In his recent article Competitive Patent Law, Professor William Hubbard makes a valuable contribution regarding an underexplored aspect of patent law’s ability to encourage innovation — namely, “whether U.S. patent law can be tailored to provide U.S. innovators with enhanced incentives to invent” compared to foreign rivals, and thus by extension make American firms more competitive in the global marketplace. This brief response addresses three aspects of Professor Hubbard’s thoughtful and well-written article. First, it critiques the article’s contention that the United States is currently facing an “innovation gap.” Second, it critically evaluates the claim that patent law can play a meaningful role in enhancing innovation and thus competitiveness. Finally, it discusses several non-patent-law approaches, including prizes, tax credits, and math and science education, that can help foster the “innovation culture” advocated by Professor Hubbard.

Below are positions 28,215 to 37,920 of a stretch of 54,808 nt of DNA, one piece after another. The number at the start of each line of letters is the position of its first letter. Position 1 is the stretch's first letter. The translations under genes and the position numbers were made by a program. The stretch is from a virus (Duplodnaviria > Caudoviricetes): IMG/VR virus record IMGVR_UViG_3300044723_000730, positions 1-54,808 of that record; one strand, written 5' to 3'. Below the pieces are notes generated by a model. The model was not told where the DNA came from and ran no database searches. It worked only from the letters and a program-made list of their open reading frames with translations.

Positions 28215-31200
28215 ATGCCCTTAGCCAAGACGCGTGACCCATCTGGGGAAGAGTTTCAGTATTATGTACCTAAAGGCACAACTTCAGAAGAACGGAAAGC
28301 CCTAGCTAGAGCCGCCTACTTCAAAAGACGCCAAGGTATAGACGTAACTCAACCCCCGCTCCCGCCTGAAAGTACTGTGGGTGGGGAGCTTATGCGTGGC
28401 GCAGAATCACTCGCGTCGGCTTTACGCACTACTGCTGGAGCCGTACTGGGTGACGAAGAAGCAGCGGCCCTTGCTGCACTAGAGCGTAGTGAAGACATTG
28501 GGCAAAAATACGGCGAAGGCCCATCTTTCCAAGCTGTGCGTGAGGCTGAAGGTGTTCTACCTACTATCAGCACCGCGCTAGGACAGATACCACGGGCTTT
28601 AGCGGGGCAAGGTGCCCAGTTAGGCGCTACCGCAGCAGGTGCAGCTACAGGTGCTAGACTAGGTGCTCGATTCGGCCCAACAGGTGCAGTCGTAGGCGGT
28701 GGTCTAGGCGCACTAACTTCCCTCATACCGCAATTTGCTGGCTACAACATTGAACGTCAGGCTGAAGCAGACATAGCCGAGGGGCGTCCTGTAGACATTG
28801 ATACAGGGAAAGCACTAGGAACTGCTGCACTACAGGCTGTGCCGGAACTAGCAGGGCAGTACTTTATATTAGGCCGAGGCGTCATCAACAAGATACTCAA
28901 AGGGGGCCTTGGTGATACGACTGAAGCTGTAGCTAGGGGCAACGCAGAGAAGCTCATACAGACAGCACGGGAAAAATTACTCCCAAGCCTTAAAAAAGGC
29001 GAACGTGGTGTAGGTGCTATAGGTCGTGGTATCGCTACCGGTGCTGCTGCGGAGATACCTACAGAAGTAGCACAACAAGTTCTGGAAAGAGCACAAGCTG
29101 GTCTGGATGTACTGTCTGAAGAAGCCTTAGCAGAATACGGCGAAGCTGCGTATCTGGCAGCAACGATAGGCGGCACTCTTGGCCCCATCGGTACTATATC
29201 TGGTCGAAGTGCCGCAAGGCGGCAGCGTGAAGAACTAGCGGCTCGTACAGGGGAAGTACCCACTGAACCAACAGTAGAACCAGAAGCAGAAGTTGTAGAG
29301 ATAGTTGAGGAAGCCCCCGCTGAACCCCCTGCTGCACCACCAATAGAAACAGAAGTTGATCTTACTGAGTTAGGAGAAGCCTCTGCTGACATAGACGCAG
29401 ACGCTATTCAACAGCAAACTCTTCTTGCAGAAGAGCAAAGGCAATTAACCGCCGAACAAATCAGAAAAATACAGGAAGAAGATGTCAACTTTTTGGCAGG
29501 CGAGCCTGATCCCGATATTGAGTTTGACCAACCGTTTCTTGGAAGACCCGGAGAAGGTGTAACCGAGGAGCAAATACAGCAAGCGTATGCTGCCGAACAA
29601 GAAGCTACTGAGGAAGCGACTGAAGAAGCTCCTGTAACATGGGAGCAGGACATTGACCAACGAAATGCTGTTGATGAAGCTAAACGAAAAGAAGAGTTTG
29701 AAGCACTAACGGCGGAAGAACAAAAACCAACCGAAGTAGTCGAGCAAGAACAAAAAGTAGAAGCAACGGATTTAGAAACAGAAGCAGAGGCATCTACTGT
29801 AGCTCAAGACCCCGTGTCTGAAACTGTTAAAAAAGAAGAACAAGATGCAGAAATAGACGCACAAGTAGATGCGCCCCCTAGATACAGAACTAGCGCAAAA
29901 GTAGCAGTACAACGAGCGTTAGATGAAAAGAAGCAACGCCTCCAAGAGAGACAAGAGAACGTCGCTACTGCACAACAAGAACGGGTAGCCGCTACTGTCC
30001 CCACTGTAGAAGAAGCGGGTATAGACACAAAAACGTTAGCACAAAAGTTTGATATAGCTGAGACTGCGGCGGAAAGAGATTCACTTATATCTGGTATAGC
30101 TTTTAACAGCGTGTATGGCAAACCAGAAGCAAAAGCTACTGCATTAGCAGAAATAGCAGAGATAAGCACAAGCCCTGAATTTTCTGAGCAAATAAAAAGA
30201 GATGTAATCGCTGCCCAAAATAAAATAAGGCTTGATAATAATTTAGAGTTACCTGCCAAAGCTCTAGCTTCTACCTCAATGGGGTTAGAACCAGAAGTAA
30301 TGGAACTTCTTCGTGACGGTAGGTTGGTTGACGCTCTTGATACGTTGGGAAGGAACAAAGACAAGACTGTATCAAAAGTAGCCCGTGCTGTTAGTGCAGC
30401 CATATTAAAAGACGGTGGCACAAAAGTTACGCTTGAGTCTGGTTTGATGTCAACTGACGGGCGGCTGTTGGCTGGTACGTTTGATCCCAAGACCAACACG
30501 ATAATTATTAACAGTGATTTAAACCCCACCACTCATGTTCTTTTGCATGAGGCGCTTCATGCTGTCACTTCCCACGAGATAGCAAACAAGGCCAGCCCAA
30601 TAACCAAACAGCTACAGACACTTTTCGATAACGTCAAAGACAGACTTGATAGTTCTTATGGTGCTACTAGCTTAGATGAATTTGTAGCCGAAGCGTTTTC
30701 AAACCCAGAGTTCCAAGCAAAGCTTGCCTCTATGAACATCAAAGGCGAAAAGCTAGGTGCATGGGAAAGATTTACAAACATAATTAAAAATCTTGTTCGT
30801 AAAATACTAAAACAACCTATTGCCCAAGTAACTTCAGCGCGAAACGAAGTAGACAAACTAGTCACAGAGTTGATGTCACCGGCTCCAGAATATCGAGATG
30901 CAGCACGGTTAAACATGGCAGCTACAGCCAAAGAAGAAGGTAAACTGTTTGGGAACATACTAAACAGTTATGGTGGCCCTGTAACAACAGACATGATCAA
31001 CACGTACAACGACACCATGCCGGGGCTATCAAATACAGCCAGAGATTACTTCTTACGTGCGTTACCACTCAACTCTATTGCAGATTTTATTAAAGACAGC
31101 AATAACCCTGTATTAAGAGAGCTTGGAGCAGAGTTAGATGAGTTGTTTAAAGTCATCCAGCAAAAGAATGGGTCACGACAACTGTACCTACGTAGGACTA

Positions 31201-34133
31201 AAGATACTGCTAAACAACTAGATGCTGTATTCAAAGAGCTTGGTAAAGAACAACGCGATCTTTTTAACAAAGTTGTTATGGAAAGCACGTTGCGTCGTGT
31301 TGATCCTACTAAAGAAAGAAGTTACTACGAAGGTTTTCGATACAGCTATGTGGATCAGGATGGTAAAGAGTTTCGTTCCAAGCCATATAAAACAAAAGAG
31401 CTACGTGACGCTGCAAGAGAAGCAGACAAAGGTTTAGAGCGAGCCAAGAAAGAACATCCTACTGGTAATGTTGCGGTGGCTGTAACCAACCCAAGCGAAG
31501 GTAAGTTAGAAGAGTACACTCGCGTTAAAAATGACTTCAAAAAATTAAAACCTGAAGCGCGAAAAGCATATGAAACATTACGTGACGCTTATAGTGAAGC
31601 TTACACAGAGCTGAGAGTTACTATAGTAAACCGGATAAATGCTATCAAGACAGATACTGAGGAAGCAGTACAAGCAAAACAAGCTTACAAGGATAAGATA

American Innovation and the Limits of Patent Law: A Response to William Hubbard, Competitive Patent LawUniversity of Florida Law Review Forum
Citation InformationChristopher B. Seaman, American Innovation and the Limits of Patent Law: A Response to William Hubbard, Competitive Patent Law, 65 Fla. L. Rev. Forum 23 (2013).